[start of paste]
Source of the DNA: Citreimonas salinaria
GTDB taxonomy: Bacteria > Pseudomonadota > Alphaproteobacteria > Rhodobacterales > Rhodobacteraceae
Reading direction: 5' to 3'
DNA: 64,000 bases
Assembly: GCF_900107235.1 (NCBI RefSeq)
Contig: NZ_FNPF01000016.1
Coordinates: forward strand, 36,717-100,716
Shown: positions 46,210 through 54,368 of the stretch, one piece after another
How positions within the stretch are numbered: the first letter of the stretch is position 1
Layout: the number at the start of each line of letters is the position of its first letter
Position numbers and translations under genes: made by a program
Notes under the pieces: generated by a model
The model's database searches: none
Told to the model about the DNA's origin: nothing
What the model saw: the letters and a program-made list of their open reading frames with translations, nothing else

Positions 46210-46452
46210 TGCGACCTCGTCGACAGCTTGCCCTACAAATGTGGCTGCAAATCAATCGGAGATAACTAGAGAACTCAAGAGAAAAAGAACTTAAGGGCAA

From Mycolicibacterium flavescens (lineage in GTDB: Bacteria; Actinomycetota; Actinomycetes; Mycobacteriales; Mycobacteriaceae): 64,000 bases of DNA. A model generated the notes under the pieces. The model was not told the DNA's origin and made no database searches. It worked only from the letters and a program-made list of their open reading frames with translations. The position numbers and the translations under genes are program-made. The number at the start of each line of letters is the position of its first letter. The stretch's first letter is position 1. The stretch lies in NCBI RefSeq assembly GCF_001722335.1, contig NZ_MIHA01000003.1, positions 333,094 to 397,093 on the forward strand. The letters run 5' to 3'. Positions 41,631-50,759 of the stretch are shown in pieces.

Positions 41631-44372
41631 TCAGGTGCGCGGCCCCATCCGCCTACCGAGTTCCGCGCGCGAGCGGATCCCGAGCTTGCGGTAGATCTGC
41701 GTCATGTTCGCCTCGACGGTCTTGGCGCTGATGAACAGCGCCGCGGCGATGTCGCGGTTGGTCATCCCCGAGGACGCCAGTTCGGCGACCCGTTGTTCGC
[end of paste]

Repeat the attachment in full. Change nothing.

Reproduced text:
Source of the DNA: Citreimonas salinaria
GTDB taxonomy: Bacteria > Pseudomonadota > Alphaproteobacteria > Rhodobacterales > Rhodobacteraceae
Reading direction: 5' to 3'
DNA: 64,000 bases
Assembly: GCF_900107235.1 (NCBI RefSeq)
Contig: NZ_FNPF01000016.1
Coordinates: forward strand, 36,717-100,716
Shown: positions 46,210 through 54,368 of the stretch, one piece after another
How positions within the stretch are numbered: the first letter of the stretch is position 1
Layout: the number at the start of each line of letters is the position of its first letter
Position numbers and translations under genes: made by a program
Notes under the pieces: generated by a model
The model's database searches: none
Told to the model about the DNA's origin: nothing
What the model saw: the letters and a program-made list of their open reading frames with translations, nothing else

Positions 46210-46452
46210 TGCGACCTCGTCGACAGCTTGCCCTACAAATGTGGCTGCAAATCAATCGGAGATAACTAGAGAACTCAAGAGAAAAAGAACTTAAGGGCAA

From Mycolicibacterium flavescens (lineage in GTDB: Bacteria; Actinomycetota; Actinomycetes; Mycobacteriales; Mycobacteriaceae): 64,000 bases of DNA. A model generated the notes under the pieces. The model was not told the DNA's origin and made no database searches. It worked only from the letters and a program-made list of their open reading frames with translations. The position numbers and the translations under genes are program-made. The number at the start of each line of letters is the position of its first letter. The stretch's first letter is position 1. The stretch lies in NCBI RefSeq assembly GCF_001722335.1, contig NZ_MIHA01000003.1, positions 333,094 to 397,093 on the forward strand. The letters run 5' to 3'. Positions 41,631-50,759 of the stretch are shown in pieces.

Positions 41631-44372
41631 TCAGGTGCGCGGCCCCATCCGCCTACCGAGTTCCGCGCGCGAGCGGATCCCGAGCTTGCGGTAGATCTGC
41701 GTCATGTTCGCCTCGACGGTCTTGGCGCTGATGAACAGCGCCGCGGCGATGTCGCGGTTGGTCATCCCCGAGGACGCCAGTTCGGCGACCCGTTGTTCGC